Wednesday, 16 February 2022
Statements by Members
Thirty-nine years ago today, on 16 February 1983, the Ash Wednesday bushfires devastated numerous communities across Victoria and South Australia. The fires took the lives of 75 people. Fourteen of those were Victorian CFA firefighters and three were South Australian Country Fire Service members. More than 180 fires across the drought-stricken landscape, combined with ferocious winds, left a path of devastation that we still feel the effects of today. Over 3,700 buildings were destroyed or damaged, and 2,545 individuals and families lost their homes. Before Black Saturday, Ash Wednesday was our deadliest bushfire.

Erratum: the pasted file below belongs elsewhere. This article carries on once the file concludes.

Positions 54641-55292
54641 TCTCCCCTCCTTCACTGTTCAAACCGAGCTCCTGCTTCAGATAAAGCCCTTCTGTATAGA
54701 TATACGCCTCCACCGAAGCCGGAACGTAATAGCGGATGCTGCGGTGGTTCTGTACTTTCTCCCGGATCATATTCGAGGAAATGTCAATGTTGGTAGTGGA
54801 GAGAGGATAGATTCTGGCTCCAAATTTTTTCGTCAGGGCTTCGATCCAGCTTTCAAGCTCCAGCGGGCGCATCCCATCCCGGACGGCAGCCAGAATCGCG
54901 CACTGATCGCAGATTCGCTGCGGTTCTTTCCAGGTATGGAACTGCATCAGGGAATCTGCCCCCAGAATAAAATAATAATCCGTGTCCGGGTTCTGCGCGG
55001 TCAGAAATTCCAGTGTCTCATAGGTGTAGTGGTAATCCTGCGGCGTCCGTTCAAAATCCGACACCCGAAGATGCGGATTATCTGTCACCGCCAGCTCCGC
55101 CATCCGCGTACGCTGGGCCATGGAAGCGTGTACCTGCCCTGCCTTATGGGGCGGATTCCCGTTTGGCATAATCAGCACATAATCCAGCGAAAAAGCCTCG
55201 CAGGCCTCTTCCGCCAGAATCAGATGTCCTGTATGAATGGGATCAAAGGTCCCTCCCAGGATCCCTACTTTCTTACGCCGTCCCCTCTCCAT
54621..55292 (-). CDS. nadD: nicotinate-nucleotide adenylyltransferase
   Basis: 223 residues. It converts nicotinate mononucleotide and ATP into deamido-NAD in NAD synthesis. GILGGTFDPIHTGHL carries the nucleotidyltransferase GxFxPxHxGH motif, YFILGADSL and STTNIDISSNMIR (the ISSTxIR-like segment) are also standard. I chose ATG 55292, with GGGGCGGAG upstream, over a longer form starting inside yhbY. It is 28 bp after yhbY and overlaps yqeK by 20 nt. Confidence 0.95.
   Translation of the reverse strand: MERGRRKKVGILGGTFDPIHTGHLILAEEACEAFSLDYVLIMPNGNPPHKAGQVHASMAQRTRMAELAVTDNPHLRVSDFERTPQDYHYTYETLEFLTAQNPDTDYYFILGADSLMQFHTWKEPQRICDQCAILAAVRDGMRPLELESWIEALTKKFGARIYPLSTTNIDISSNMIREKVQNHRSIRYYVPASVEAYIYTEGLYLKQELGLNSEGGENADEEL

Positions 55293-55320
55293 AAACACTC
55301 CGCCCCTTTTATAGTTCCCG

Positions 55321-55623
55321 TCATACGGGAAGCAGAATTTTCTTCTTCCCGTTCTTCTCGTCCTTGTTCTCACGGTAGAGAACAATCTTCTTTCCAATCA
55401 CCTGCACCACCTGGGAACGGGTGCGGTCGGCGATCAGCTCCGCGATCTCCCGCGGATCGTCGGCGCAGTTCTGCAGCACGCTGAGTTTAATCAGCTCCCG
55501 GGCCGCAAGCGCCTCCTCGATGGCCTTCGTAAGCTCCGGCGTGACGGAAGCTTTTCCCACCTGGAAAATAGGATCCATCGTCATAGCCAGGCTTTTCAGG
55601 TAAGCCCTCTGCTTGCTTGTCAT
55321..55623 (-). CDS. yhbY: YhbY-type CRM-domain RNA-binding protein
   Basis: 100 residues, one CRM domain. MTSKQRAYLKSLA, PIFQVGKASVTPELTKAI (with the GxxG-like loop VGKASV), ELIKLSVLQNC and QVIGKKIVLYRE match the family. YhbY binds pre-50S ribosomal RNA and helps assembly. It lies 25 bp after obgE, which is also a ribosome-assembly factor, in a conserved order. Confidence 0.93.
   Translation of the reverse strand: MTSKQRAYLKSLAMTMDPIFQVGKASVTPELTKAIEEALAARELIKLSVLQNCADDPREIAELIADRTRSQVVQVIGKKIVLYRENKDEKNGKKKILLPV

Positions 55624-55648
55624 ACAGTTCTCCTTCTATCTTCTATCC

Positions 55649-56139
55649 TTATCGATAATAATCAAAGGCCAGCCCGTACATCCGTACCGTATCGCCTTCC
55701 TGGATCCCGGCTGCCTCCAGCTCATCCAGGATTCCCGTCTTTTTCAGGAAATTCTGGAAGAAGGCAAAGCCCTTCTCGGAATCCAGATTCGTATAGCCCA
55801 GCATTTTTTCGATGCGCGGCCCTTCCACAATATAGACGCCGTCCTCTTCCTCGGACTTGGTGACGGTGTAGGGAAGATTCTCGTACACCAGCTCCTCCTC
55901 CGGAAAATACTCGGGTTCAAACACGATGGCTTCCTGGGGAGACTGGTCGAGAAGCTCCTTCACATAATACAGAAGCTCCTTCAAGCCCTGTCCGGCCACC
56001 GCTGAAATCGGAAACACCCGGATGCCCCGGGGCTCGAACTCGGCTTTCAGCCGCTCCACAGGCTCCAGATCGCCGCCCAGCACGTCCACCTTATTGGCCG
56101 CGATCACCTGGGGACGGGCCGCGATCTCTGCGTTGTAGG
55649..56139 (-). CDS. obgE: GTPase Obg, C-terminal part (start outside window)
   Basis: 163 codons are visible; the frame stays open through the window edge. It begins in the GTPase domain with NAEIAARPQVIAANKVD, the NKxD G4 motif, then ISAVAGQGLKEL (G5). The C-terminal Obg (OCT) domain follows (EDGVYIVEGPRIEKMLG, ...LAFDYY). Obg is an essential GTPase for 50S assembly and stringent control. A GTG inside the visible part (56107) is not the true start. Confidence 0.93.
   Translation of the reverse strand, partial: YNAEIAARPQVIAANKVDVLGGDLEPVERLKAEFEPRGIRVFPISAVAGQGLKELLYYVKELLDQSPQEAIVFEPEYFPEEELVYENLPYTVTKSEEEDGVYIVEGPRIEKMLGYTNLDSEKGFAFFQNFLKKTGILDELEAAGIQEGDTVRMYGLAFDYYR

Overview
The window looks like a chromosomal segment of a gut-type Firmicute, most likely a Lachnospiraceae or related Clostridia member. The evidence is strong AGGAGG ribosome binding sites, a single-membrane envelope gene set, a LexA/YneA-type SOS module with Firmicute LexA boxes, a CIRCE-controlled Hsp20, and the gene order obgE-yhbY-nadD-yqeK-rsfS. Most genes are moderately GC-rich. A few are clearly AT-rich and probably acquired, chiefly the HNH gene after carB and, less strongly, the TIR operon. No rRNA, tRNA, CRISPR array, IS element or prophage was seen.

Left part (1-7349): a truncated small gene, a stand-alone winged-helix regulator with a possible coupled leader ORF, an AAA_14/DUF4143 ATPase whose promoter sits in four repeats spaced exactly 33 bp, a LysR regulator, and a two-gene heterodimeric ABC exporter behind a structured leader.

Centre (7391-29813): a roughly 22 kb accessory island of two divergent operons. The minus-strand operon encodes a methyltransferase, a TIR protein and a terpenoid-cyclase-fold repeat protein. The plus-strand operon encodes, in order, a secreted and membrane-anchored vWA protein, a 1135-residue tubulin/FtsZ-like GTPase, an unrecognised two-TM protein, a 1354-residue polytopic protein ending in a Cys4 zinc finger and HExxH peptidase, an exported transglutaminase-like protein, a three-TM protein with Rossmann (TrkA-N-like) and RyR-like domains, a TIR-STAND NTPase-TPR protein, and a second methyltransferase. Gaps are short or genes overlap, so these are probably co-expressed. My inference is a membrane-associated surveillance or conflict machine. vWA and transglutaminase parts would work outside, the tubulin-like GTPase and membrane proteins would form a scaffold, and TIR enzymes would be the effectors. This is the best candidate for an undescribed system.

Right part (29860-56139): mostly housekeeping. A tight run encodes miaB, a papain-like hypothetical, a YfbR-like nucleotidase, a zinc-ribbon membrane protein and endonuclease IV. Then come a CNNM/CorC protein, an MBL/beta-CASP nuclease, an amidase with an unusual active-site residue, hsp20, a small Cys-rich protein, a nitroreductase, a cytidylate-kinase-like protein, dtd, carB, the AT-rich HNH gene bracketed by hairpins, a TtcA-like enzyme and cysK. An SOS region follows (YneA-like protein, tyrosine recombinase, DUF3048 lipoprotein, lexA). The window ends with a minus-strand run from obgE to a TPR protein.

Over the last 30 to 40 years the electorate of McEwen has suffered in every bushfire major season there is, with over 75 per cent of the electorate burnt. The Black Saturday and Ash Wednesday fires killed more people than all the fires in between. We today remember particularly the five Panton Hill CFA fire brigade members who lost their lives in the service of their community: Bill Marsden, Peter Singleton, Maurice Atkinson, Stuart Duff and Neville Jeffery. Never will those names be forgotten, because of the memorial at Panton Hill. Today is a timely reminder, when we remember those lives lost, to also think about those who put their lives on the line every day: our CFA volunteers. We thank them for everything that they do in keeping the community safe. Today is a day that's going to be very painful for our CFA members, but it's a day that has been etched in our memories forever, and we will never forget.